And here's my favorite love-struck stupidity story: one day when Papa and the girl leave the park, Marius finds a handkerchief on the bench embroidered with "U.F." and instantly snatches it up, decides her name must be Ursule, keeps it by his heart during the day, on his pillow at night, and decides it embodies her soul. "This handkerchief belonged to the old gentleman, who had simply let it fall from his pocket." (p.474) So then Marius spent days kissing the handkerchief in front of "Ursule" in the park. "The beautiful child understood nothing of all this, and signified it to him by imperceptible signs. 'O modesty!' said Marius." (p.474)

Let's ogle teenagers with fancy language again, shall we? One windy day Ursule and Papa walked past Marius and he got up to follow. "All at once, a gust of wind, more merry than the rest, and probably charged with performing the affairs of Springtime, swept down from the nursery, flung itself on the alley, enveloped the young girl in a delicious shiver, worthy of Virgil's nymphs, and the fawns of Theocritus, and lifted her dress, the robe more sacred than that of Isis, almost to the height of her garter. A leg of exquisite shape appeared. Marius saw it. He was exasperated and furious." (p.474)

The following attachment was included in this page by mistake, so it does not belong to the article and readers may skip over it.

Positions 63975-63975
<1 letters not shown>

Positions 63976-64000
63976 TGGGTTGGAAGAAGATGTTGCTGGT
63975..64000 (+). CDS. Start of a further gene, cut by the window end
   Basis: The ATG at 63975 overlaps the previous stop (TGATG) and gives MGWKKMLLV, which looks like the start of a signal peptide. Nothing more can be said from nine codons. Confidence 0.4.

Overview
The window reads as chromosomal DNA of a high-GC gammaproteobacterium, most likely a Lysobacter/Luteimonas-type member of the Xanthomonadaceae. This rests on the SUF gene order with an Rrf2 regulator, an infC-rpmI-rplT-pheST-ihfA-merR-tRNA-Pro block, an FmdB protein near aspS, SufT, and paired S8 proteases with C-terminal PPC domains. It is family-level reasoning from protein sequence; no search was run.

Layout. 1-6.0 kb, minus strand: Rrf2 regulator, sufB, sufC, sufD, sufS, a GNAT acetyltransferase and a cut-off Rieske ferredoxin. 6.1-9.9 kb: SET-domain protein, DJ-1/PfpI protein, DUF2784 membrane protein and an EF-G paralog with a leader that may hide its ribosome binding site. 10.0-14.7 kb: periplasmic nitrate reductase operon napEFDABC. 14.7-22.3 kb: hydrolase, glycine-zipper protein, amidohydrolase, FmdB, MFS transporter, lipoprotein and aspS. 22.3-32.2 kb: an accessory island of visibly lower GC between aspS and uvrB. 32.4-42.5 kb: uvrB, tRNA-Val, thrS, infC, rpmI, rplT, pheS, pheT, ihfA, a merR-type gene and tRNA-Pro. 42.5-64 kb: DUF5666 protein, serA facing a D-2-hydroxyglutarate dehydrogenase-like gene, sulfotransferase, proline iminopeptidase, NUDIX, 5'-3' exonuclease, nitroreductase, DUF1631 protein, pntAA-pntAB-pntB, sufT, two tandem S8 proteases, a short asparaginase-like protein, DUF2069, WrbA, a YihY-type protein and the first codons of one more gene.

"Alas, the poor child had done nothing; there had been but one culprit, the wind; but Marius, in whom quivered the Bartholo who exists in Cherubin, was determined to be vexed, and was jealous of his own shadow." (p.474)